EDITORIAL – Today’s lesson: How to spell ‘KAABOO’

KAABOO Cayman is offering local bands the chance to play for crowds like this.

The “Big Mo,” meaning momentum, is beginning to build for KAABOO Cayman, even though the first acts for the music and entertainment festival won’t take to the stage until February 2019. Today’s front page includes a story that Digicel Cayman has signed on as a major sponsor and partner in the project, and more private sector companies are expected soon to be adding their branding and support to this international event.

While there are obviously enormous logistical challenges in organizing a songfest of this magnitude, apparently there are linguistic ones as well. We refer, of course, to the spelling of “KAABOO.”

How challenging can it be? “KAABOO” contains only six letters (two consonants and four vowels). It is a simple duo-syllabic neologism. (Note the preferred usage is ALL CAPS.)

And yet, we have seen the festival referred to as KABOO and Kaboom (predictable guesses), but Kaibo, KARoo, Kazoo, Kabob and Caboodle?

As always, the Compass is here to assist. We are proud to have as our executive editor a super-speller named Patrick Brendel who has battled it out on the stage of the U.S. Scripps National Spelling Bee, an annual event televised from near Washington, D.C.

Brendel did well, and we can report that he unquestionably is one of the top spellers in America. (To prove it was not a fluke, Brendel repeated his performance the following year. And so, if you spot a misspelling in the Compass, blame it on Brendel. We do.)

Therefore, we are pleased to present some advice from our in-house expert on how to tackle any new or unfamiliar word, especially if you happen to find yourself on stage, under competitive pressure, on a timer, with television lights glaring in your eyes:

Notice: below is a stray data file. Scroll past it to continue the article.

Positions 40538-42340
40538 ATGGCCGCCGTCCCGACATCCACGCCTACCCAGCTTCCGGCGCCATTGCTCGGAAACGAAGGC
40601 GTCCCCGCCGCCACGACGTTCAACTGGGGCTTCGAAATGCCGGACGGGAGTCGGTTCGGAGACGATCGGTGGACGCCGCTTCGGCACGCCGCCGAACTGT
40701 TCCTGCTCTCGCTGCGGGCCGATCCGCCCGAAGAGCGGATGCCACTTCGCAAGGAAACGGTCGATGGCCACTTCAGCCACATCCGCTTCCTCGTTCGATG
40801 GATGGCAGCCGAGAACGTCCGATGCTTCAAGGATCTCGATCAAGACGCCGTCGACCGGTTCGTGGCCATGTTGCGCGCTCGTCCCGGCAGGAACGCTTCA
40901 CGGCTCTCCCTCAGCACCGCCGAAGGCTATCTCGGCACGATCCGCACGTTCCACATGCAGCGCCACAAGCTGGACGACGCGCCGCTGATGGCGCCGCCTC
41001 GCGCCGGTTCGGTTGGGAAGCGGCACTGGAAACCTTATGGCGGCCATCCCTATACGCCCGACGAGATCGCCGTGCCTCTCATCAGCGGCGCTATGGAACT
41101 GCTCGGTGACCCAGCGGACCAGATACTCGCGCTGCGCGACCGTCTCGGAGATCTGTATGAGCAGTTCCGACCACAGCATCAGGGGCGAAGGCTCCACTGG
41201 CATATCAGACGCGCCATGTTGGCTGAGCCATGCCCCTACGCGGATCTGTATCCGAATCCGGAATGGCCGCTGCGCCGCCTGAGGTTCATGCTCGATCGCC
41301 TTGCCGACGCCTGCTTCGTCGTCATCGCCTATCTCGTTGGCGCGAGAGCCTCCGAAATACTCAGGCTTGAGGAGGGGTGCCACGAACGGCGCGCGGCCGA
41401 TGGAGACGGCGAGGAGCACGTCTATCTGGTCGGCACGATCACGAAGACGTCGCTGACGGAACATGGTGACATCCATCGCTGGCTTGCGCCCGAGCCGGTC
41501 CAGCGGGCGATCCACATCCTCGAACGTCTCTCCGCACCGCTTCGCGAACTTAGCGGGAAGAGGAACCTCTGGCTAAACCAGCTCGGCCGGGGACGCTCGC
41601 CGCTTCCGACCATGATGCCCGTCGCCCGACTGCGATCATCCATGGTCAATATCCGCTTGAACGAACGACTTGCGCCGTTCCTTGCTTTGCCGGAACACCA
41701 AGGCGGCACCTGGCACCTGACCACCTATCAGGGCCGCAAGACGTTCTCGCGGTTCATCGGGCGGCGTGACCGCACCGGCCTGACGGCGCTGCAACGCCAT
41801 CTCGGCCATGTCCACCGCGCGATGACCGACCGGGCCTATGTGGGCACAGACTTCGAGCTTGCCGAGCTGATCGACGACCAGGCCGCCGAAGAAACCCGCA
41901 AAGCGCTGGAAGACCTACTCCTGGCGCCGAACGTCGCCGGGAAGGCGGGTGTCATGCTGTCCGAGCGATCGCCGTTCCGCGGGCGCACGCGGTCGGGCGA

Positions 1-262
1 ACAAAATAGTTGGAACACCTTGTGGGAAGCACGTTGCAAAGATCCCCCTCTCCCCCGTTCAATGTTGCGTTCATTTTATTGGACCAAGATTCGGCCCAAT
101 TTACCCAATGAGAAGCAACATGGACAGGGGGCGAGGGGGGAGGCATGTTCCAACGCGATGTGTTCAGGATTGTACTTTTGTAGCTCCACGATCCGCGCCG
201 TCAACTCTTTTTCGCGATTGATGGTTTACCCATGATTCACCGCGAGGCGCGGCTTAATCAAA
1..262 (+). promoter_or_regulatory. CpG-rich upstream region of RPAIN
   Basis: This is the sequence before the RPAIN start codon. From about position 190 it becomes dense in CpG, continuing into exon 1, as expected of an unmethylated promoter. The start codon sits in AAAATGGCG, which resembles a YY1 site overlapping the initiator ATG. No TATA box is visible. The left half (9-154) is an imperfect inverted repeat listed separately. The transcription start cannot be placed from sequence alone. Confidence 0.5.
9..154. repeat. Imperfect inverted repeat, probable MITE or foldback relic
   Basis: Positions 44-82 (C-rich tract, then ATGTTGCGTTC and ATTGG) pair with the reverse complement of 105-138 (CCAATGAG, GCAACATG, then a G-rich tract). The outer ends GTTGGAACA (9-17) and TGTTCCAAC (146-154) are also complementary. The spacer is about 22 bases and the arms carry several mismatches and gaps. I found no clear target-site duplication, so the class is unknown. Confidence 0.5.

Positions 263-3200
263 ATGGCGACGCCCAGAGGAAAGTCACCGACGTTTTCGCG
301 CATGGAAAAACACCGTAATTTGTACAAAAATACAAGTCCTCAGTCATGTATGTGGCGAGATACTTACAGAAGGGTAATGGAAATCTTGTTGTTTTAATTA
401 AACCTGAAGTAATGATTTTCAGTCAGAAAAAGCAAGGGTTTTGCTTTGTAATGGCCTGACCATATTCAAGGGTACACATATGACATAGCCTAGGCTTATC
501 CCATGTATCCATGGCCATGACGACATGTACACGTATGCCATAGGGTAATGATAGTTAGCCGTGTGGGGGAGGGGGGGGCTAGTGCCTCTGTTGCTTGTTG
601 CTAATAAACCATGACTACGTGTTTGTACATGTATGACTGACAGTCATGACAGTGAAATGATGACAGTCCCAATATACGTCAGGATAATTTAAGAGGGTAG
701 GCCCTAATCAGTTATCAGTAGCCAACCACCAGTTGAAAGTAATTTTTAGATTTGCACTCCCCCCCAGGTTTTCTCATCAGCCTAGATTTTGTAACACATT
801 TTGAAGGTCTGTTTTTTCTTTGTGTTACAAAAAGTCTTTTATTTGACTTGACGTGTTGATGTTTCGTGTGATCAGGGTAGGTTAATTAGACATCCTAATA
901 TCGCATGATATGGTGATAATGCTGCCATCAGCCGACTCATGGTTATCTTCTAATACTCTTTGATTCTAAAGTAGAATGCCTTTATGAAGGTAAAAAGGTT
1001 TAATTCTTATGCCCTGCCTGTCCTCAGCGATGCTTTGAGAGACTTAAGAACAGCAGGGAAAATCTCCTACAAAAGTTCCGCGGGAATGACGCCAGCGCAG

“In competitive spelling,” says Brendel, “it is not unusual for a contestant to be given a word they are unsure of or have never heard of in their life.

“If you happen to be watching the U.S. National Spelling Bee on television and see a contestant with a blank look on his or her face, they are most likely panicking or pondering their options.

“Contestants are allowed to ask about the following to get a better idea of how an unfamiliar word may be spelled: Alternate pronunciations, definitions and alternate definitions, parts of speech, usage in a sentence, language of origin, and whether or not the word contains a specific linguistic root.

“For example: Is the root of the word ‘KAABOO’ the Carib word ‘kapu,’ meaning sky?

“Sometimes, asking several questions about a word constitutes a stalling tactic while the contestant’s mind flails around for some possible spelling. In the National Spelling Bee, a contestant’s time to spell a word is only two minutes, leaving ONLY one final resort: Guess. As hockey great Wayne Gretzky said, ‘You miss 100 percent of the shots you don’t take.’”

Obviously, bloggers and speakers and even some journalists have been guessing when challenged to spell “KAABOO.” The problem is that far too often, they’re guessing wrong.

Here’s what to do: If a word is not in the dictionary, (and most certainly KAABOO is not), locate an authoritative source, such as kaaboocayman.com, study the word, memorize its spelling, and then use it with confidence forevermore.

And mark your calendars: We will be having a KAABOO quiz first thing tomorrow morning …

Support local journalism. Subscribe to the all-access pass for the Cayman Compass.

Subscribe now